Wight by Stanley Plumly
In the dark we disappear, pure being.
Our mirror images, impure being.
Being and becoming (Heidegger), being and
nothingness (Sartre)—which is purer being?
Being alone is no way to be: thus
loneliness is the test of pure being.
Nights in love I fell too far or not quite
far enough—one pure, one impure being.
Clouds, snow, mist, the dragon's breath on water,
smoke from fire—a metaphor's pure being.
Stillness and more stillness and the light locked
deep inside—both pure and impure being.
Is is the verb of being, I the noun—
or pronoun for the purists of being.
I was, I am, I looked within and saw
nothing very clearly: purest being.
© 1999 Stanley Plumly. “Wight” first appeared in the May 1999 issue of Poetry Magazine.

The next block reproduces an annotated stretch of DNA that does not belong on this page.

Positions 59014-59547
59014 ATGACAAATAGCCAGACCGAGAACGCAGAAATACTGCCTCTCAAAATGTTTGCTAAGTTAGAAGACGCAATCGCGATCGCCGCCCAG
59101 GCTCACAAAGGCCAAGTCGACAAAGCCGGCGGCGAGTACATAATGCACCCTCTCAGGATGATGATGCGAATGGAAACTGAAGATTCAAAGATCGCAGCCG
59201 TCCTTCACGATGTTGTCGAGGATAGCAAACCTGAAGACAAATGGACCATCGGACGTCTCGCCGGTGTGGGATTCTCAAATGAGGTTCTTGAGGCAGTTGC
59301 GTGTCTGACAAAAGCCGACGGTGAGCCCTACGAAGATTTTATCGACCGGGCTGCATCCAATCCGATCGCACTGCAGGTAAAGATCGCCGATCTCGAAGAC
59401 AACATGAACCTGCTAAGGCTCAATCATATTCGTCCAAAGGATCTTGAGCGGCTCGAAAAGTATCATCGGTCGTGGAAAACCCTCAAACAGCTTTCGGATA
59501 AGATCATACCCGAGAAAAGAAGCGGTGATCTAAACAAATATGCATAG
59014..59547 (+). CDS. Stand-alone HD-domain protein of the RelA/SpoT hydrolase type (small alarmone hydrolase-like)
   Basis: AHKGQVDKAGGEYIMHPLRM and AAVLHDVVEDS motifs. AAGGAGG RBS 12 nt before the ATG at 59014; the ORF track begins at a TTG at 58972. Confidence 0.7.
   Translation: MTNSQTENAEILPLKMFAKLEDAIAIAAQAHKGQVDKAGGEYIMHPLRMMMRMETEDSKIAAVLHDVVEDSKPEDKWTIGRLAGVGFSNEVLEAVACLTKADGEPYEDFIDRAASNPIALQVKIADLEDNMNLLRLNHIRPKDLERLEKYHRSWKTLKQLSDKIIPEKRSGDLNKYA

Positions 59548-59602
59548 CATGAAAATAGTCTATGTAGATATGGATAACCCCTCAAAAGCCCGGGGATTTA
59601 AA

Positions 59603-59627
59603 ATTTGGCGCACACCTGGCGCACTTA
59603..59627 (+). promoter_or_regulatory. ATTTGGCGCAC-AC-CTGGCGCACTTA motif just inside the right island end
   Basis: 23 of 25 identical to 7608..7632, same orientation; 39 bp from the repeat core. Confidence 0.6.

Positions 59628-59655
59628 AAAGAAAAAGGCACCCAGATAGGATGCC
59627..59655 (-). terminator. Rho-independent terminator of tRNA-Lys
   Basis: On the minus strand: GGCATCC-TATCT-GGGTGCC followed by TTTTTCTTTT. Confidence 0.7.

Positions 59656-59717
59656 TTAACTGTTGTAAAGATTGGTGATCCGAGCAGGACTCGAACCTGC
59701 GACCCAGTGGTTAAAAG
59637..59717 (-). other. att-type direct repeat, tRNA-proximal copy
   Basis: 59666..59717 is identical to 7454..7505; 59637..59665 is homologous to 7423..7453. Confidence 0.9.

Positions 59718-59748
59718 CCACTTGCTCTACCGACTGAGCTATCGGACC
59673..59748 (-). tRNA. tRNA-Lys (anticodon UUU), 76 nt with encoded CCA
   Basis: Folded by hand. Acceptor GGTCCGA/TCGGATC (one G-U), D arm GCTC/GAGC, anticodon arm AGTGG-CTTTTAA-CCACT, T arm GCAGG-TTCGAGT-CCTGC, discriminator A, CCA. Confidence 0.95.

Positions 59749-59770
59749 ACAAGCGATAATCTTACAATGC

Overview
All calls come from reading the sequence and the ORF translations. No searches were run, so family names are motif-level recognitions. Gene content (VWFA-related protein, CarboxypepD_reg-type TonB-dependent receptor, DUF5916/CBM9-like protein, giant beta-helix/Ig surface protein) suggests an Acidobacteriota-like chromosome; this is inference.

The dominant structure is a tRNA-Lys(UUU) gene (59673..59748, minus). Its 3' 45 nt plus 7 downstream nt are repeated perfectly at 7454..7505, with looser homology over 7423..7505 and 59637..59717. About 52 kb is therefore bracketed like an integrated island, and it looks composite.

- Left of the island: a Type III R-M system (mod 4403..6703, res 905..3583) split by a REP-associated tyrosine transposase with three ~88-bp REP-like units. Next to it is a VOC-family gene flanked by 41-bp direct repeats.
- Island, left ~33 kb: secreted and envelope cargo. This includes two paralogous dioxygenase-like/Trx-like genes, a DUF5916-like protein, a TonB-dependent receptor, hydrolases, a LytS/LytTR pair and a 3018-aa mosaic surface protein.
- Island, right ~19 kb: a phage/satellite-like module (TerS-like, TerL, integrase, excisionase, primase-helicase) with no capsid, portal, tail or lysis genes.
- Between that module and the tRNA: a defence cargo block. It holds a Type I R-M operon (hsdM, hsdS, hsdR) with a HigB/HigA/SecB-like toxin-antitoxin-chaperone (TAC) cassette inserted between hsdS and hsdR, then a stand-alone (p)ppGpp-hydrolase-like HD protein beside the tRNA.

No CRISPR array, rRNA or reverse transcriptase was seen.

Stanley Plumly (1939-2019) was greatly influenced by his working-class background, a fact which is evident in his work. He earned his B.A. at Wilmington College in Ohio and his Ph.D. at Ohio University. During his long career, he taught at the University of Iowa, the Bread Loaf Writers’ Conference, and the University of Maryland. He also served as the poet laureate of Maryland for several years. You can read more about his life and work here.
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